The ProJo reports that Mayor Cicilline in his capacity within the U.S. Conference of Mayors headed down to D.C. yesterday to meet with a bunch of big wigs.
Cicilline and mayors from Stamford, New York, Los Angeles, Chicago, and Dallas met with President-Elect Obama, House Speaker Nancy Pelosi, Senate Majority Leader Harry Reid, and others to discuss direct economic stimulus to cities to jump start stalled infrastructure projects, in turn creating jobs. Providence is looking for $527 million to work on 79 capital projects which could generate 7,000 new jobs over the next two years.
Congress is preparing a multi-billion dollar state economic stimulus package for President-Elect Obama to sign shortly after he takes office in January. In the ProJo, Mayor Cicilline argues, “If the objective is to move resources quickly, then the fastest and most efficient way is to send the money directly to cities. We have public-works departments and planning departments to do this work and have been doing this work… This is an opportunity to create jobs, rebuild our infrastructure and prepare our cities for the 21st-century economy.” I.E., give the money to us, the state is too f*cked up to know what to do with it. OK, perhaps I’m putting words into the mayor’s mouth, but really, who can argue with that (well I suppose one could argue the city is f*cked up, but why filter money through two levels of f*cked-up-i-tude when you can simply go through one)?
The mayors are looking for money to kick start projects that are already in the pipeline, moving towards actuality. They released a report identifying $98 billion (with a ‘b’) worth of projects ranging from transit and highway improvements, school renovations, green jobs creation through to public safety and public housing projects and Community Development Block Grants.
In Providence these projects may include: $20 million for a Downtown streetcar system, $90 million for the renovation of Mount Pleasant High School, and $12.7 million for wind turbines at Fields Point. A full list of where Providence proposes to spend it’s money can be found here.
OK, a few things. $20 million for a streetcar system? Is that a study for a streetcar system? That doesn’t seem like much money. Also, I’m not aware of the streetcar system being too far down thte pipeline yet, Providence has a notorious amount of public meetings, I’ve not heard of one for proposing streetcars. I’d love streetcars, I’m all about streetcars, but when realistically, and for how much money, will this actually happen? And what will we be doing about our current transit system while we wait for streetcars?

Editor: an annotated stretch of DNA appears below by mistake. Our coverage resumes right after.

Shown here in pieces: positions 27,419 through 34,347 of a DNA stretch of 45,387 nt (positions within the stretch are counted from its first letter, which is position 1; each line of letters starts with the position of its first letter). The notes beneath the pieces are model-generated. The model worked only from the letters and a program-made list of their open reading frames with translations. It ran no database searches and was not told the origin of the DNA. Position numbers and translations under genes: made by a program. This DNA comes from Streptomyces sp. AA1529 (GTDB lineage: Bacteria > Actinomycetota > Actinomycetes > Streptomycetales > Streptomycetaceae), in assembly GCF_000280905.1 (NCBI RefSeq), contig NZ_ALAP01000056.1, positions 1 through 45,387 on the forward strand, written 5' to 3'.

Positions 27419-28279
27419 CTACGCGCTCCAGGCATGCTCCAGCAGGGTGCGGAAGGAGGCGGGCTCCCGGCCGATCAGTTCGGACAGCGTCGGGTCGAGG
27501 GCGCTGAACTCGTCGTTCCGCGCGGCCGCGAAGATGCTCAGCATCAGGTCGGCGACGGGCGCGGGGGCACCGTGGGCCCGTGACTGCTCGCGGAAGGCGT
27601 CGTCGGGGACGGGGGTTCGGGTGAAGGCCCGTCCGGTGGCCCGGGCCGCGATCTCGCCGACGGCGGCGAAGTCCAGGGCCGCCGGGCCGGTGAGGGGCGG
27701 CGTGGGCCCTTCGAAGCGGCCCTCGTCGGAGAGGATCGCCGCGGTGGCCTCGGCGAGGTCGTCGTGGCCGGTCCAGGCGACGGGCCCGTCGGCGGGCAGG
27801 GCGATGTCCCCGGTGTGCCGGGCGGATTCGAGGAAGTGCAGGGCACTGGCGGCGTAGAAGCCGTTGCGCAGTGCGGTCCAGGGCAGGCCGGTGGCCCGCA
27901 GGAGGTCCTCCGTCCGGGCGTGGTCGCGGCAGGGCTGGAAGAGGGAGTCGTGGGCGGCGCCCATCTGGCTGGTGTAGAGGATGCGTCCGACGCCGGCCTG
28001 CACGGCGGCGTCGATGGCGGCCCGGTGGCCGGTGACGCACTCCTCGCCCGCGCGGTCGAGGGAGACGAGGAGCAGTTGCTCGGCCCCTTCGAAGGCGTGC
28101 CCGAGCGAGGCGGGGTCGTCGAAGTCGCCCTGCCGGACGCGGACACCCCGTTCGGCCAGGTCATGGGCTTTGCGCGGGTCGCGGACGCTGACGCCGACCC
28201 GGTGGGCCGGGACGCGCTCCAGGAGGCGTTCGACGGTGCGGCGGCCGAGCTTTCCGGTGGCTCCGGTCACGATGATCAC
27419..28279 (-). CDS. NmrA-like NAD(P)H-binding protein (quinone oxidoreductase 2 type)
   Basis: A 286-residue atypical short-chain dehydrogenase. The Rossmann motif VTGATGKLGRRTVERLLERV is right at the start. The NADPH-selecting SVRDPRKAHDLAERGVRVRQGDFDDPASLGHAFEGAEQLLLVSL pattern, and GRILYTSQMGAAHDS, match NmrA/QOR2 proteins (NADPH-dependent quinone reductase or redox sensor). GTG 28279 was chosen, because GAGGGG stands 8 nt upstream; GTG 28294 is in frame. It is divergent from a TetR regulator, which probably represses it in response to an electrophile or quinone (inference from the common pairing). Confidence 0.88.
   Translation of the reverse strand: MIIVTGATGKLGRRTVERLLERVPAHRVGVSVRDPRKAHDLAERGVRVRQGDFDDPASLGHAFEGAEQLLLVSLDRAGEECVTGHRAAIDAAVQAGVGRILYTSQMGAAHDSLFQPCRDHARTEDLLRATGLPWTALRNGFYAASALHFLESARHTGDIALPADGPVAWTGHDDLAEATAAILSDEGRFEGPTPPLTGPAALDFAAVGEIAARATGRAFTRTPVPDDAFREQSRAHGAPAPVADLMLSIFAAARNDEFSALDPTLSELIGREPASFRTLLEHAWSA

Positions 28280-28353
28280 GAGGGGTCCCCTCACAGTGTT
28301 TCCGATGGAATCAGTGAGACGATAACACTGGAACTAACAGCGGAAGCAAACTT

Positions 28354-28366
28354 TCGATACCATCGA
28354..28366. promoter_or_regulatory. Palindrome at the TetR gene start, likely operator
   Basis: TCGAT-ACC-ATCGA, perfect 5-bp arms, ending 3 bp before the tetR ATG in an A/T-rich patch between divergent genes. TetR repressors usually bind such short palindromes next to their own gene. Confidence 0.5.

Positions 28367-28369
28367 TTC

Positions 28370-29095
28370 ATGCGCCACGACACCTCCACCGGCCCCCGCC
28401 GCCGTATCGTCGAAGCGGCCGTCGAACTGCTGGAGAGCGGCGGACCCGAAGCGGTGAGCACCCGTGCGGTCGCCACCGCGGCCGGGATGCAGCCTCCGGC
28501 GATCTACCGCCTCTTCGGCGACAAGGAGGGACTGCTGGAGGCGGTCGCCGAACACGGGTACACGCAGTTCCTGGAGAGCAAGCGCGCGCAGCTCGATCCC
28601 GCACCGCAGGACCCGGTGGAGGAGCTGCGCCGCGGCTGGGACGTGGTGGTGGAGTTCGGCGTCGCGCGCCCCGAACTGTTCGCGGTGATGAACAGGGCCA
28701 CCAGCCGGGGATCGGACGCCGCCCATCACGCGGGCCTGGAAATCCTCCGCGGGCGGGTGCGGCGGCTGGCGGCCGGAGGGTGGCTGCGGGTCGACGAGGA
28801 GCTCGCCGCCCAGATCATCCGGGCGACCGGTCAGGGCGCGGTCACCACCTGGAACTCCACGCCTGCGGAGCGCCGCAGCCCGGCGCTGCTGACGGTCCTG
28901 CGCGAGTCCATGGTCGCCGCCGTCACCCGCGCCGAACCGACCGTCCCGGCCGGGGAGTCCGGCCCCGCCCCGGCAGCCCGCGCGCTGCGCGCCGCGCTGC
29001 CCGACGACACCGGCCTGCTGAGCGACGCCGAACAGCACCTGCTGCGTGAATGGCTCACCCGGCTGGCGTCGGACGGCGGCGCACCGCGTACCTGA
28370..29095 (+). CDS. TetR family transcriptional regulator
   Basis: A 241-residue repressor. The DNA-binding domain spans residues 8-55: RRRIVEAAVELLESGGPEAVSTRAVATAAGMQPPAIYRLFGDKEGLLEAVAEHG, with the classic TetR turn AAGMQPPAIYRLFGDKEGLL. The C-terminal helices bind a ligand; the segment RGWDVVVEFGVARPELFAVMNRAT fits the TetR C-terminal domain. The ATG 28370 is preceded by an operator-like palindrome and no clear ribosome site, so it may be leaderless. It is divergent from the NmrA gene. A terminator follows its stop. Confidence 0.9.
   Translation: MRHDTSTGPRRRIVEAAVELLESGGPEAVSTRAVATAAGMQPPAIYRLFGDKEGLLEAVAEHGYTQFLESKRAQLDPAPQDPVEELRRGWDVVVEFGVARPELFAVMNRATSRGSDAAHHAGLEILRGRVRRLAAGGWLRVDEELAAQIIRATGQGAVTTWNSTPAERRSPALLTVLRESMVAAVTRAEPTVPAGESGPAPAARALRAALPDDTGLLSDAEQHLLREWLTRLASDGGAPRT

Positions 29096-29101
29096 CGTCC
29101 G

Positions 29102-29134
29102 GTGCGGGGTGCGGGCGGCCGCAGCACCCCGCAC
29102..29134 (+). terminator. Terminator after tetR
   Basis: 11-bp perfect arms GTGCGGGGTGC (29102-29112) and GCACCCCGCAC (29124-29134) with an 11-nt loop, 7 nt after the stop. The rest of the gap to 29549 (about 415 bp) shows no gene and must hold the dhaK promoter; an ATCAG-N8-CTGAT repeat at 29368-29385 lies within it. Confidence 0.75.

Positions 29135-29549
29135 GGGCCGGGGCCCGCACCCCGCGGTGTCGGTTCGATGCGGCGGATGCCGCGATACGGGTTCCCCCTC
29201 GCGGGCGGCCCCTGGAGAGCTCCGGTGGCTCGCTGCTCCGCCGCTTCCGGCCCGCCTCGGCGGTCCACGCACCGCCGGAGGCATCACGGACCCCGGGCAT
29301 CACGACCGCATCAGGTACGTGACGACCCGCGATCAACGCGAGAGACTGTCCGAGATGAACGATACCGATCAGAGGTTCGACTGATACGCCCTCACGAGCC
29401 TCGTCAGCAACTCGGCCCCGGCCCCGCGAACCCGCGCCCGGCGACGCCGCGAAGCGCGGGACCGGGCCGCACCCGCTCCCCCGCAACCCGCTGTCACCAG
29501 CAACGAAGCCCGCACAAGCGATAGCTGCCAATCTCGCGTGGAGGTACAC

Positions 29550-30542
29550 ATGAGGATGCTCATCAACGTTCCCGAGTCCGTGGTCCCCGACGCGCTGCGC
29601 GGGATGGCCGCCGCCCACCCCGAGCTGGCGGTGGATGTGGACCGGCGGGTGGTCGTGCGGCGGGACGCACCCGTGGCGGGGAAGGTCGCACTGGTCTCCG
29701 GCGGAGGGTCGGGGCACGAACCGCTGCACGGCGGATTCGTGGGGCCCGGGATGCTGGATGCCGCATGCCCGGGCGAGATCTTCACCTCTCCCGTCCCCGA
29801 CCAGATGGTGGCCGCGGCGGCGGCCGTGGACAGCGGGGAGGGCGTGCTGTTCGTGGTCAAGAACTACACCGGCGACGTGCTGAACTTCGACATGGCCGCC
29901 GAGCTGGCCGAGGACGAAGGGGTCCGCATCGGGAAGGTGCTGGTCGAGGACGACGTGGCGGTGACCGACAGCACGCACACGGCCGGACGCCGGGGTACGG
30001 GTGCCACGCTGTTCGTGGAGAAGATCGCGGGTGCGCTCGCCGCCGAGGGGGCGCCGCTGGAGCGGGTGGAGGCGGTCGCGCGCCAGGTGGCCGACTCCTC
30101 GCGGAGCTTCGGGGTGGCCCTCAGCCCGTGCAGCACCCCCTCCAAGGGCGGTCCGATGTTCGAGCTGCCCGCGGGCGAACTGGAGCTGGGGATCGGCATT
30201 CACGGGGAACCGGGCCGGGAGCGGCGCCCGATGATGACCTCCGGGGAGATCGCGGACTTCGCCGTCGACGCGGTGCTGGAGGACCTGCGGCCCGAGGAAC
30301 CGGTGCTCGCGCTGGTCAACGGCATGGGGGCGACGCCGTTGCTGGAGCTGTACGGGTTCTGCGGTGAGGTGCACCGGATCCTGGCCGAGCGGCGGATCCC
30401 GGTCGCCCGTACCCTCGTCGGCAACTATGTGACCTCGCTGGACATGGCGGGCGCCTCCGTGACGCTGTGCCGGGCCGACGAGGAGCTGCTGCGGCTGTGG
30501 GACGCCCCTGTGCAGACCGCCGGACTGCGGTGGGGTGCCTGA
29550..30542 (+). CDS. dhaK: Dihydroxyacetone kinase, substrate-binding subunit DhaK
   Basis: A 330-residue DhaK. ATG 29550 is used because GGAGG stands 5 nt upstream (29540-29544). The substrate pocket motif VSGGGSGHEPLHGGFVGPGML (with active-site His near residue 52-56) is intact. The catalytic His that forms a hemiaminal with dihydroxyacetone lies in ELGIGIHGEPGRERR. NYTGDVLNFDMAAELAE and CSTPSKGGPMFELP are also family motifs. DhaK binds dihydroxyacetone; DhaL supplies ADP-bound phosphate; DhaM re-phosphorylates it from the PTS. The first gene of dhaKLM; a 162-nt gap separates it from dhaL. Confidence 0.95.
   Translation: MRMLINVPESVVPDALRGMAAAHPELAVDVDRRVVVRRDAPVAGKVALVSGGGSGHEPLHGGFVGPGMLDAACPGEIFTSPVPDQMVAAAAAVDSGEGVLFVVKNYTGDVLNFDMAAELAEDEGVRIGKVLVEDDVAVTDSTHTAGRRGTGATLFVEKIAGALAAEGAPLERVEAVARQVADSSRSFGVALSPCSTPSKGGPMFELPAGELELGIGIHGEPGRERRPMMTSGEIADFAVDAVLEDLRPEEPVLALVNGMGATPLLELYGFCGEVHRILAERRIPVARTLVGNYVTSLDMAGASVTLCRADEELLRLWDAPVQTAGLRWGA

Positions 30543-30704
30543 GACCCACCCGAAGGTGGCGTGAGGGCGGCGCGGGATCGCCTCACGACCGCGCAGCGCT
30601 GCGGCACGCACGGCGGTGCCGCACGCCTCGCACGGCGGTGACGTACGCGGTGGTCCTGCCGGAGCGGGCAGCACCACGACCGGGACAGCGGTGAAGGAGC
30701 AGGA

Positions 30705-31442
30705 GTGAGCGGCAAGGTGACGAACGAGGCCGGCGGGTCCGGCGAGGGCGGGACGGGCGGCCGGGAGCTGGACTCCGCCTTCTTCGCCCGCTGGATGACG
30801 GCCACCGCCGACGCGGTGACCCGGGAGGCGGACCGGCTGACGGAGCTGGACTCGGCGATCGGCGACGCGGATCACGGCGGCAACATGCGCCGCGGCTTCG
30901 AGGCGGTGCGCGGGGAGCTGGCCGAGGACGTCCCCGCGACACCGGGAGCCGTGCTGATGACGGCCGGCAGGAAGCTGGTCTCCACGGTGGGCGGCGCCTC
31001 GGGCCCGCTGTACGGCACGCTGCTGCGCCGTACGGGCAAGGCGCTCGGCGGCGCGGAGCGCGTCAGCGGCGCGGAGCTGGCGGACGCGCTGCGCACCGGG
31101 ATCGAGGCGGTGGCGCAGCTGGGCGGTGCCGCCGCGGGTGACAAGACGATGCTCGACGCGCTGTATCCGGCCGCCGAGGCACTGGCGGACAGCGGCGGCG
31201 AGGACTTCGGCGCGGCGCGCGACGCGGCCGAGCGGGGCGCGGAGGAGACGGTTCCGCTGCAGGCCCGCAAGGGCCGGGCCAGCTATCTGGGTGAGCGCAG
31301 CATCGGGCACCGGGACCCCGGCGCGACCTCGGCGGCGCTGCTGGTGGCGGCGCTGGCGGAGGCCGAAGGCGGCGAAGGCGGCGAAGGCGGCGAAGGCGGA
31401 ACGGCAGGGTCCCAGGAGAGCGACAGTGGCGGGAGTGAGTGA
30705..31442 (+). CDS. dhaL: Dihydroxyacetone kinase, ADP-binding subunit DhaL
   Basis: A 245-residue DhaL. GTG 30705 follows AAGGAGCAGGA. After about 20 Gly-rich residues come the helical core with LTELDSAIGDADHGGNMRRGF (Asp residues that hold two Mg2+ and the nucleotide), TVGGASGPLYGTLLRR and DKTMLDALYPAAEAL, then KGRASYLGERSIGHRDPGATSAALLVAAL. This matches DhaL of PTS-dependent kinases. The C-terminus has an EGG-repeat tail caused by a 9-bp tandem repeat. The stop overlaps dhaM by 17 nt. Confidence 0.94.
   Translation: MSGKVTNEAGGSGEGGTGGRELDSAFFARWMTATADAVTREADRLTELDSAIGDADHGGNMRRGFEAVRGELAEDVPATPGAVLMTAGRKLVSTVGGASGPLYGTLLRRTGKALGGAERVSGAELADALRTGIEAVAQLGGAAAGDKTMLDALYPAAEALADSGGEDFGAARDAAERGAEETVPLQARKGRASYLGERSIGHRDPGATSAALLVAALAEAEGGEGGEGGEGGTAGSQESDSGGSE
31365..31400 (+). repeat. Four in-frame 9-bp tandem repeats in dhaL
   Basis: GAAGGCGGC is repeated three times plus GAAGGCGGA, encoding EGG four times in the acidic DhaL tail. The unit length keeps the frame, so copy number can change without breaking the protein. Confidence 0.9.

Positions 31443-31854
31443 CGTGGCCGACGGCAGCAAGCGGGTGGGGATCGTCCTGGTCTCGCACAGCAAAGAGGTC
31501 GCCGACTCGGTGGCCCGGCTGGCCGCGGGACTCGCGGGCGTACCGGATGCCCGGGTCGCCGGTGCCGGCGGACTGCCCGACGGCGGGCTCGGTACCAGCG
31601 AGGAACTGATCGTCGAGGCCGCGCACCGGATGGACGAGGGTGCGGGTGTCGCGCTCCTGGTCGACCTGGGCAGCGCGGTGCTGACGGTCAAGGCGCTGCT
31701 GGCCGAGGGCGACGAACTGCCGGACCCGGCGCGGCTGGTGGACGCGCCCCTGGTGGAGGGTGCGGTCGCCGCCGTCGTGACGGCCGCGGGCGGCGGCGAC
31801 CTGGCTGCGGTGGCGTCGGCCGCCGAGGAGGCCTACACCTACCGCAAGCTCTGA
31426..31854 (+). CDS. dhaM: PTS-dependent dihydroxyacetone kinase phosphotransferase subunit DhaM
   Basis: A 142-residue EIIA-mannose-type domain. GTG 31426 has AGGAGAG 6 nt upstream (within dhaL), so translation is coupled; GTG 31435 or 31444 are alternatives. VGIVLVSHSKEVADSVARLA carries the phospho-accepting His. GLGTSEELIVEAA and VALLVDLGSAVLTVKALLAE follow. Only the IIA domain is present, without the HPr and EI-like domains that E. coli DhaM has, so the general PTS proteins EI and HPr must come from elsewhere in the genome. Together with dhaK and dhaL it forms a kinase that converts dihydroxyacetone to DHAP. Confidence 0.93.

$90 million for a high school!? Really!? When did high schools get so expensive!? I mean ALCO is looking to be a $200 million-something project, a high school is a half or a third of an ALCO? Really I’m shocked, but I read today in the Globe that Wellesley, Mass. is proposing a $130 million high school, so maybe that’s what high schools cost now-a-days.
As for the wind turbines at Fields Point, I have nothing to say other than do it, and do it now, please and thank you.
Towards the end of the ProJo article Cicilline is quoted saying, “This is not about governors competing with mayors competing with the federal government. Everyone will be working together on this. Most governors would acknowledge that the public process of approving government projects takes time. “¦ There are studies, the planning process, public hearings. …We’ve already done much of that.”
OK, yes, he is right, this stuff gets done at the city level, and for a lot of things, I’d much prefer federal dollars going straight to the city. But really, it is so sad that he even has to say this. Obviously it is the state against the city (or he wouldn’t have had to articulate such). The state and city notoriously cannot get along. We’re such a small state and the health of Providence is so vital to the health of the state and vice versa. Wouldn’t it be nice, if during these extreme economic times, if we could just all get along?
So one last thing, the mayor actually posted a little clip on YouTube talking about what he did in Washington (how Barackian of him). If you care to watch it is embedded here for your viewing pleasure.
In all seriousness, I’d be happy to see the mayor, members of his administration, and people up on Smith Hill do more of this. The intertubes are so hip, get with it!
Maybe someone can stimulate some jobs into the Arcade?
As long as the Arcade doesn’t become the Downtown Streetcar repair facility.
$20 million is a bit low for a streetcar estimate, but it’s not that far off. On average, new streetcar systems cost about $10 million per mile to construct.